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Nevada Criminal Process

Las Vegas Criminal Attorney Unveils Nevada Criminal Justice Process in Nevada

Nevada court systemIf you have been arrested for a criminal charge of any kind in Nevada, the court process that follows can be long and complicated depending on the crime. On the other hand, the process can be shortened if you and your attorney decide that a plea deal or guilty or no contest plea is a better option

However the case proceeds, having a skilled and experienced Las Vegas criminal defense lawyer can significantly lower your stress and fears about the process.

How does a Nevada criminal case start?

If a crime is reported to the police in Las Vegas, Metro will investigate the crimes and collect evidence for the District Attorney. If the D.A. believes there is enough evidence to pursue charges and get a conviction for the crimes, he or she will make a criminal complaint or for more serious crimes, will present the evidence to a grand jury.

A grand jury reviews the evidence in secret. If the grand jury believes there is enough evidence to proceed in a criminal case against the defendant, the District Attorney will be instructed to file an indictment. After the indictment is filed, the judge may agree to sign a warrant for the person’s arrest.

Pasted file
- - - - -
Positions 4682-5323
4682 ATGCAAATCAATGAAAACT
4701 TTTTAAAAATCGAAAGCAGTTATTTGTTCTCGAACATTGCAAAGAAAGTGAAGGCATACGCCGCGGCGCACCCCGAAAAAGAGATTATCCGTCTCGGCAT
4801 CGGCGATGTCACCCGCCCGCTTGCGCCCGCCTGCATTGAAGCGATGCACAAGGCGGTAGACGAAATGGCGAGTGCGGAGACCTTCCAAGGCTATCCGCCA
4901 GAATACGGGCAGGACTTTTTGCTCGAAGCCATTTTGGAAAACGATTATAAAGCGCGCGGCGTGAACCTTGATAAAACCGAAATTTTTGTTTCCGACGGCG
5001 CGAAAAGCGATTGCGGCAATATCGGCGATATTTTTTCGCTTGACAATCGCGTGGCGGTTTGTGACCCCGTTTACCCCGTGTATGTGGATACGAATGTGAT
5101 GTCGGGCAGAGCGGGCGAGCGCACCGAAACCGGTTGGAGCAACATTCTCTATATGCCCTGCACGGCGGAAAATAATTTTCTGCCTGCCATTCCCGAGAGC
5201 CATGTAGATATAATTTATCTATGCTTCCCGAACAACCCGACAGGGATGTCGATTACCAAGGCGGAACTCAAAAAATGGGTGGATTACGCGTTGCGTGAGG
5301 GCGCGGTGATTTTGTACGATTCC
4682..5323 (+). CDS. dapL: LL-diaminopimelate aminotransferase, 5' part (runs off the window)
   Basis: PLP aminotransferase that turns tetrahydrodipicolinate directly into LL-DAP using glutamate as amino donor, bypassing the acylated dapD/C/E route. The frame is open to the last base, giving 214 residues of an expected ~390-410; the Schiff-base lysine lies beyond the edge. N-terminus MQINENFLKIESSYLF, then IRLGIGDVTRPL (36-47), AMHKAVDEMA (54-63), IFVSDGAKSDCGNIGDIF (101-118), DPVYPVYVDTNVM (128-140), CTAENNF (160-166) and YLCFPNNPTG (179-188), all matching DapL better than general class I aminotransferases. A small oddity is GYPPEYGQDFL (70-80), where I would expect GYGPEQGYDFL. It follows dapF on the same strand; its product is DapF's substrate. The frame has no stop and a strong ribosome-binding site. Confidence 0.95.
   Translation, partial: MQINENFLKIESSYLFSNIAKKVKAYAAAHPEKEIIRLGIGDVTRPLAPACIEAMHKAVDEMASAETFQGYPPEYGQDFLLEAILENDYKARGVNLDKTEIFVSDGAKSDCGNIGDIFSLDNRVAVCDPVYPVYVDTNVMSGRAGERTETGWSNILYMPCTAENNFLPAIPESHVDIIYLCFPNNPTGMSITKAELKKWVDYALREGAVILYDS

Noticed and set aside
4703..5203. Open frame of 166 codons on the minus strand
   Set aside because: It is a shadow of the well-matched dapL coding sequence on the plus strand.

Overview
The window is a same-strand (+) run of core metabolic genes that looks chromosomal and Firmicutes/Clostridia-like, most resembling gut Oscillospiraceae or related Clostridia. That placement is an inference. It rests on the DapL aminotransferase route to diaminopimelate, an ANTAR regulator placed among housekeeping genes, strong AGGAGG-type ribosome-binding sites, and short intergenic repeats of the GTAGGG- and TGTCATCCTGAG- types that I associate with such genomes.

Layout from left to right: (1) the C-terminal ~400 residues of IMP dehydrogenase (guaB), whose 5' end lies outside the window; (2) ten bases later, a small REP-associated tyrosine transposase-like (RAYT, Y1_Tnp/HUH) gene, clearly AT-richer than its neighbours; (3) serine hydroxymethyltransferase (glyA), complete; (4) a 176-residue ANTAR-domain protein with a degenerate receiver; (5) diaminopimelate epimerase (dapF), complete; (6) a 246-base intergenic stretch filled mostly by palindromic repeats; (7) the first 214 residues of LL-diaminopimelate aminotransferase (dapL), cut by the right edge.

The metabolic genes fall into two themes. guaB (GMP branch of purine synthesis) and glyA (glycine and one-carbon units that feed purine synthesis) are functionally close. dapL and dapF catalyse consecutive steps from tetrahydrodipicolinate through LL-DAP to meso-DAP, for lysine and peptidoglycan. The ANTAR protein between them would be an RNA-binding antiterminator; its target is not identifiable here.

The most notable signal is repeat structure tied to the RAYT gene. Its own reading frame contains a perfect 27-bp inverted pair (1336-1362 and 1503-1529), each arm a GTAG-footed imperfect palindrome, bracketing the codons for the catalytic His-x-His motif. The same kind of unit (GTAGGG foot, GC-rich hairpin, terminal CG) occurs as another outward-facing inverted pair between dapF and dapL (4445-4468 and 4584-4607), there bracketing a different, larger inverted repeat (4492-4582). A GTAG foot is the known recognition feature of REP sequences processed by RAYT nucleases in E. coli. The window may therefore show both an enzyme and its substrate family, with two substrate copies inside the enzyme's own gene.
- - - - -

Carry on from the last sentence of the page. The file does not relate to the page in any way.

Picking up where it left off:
In other cases, the police may witness a crime happening or have probable cause to believe it did. They will arrest the suspect at that time.

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Nick Wooldridge has a long track record of representing clients accused of serious federal and state crimes in Nevada.

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Posting Bail in a Nevada Criminal Case

For most offenses, you may be able to post bail if the courts are open on the day you are arrested. If a judge determines that you are not eligible for bail, you will wait in jail until the arraignment hearing.

Pretrial Process in Las Vegas Criminal Cases

Arraignment Hearing

At the arraignment hearing, you have the opportunity to plead guilty, no contest, or not guilty to the charges against you in the criminal complaint.

A qualified Las Vegas criminal defense attorney can provide information about your rights and the likelihood of a plea deal. If you plead not guilty, your case will be set for trial. The arraignment is an important first step in your case and you should have counsel present for your defense.

Nevada Pretrial Conferences

At the pretrial conference, Nick Wooldridge – your criminal defense lawyer – will negotiate a plea deal with the prosecutor. If an agreement is reached, the prosecutor will notify the judge of the proposed sentence. The judge must agree with the plea deal, and if he or she does, the case fast forards to the sentencing phase and bypasses the preliminary hearing and trial.

Preliminary Hearings in Nevada courts

Unless a plea deal is approved by the judge or you plead guilty or no contest, the preliminary hearing happens next. At the preliminary hearing, the prosecutor will present evidence to prove that you committed the Nevada crimes you were charged with. At this stage, the prosecutor does not have to prove the case beyond a reasonable doubt.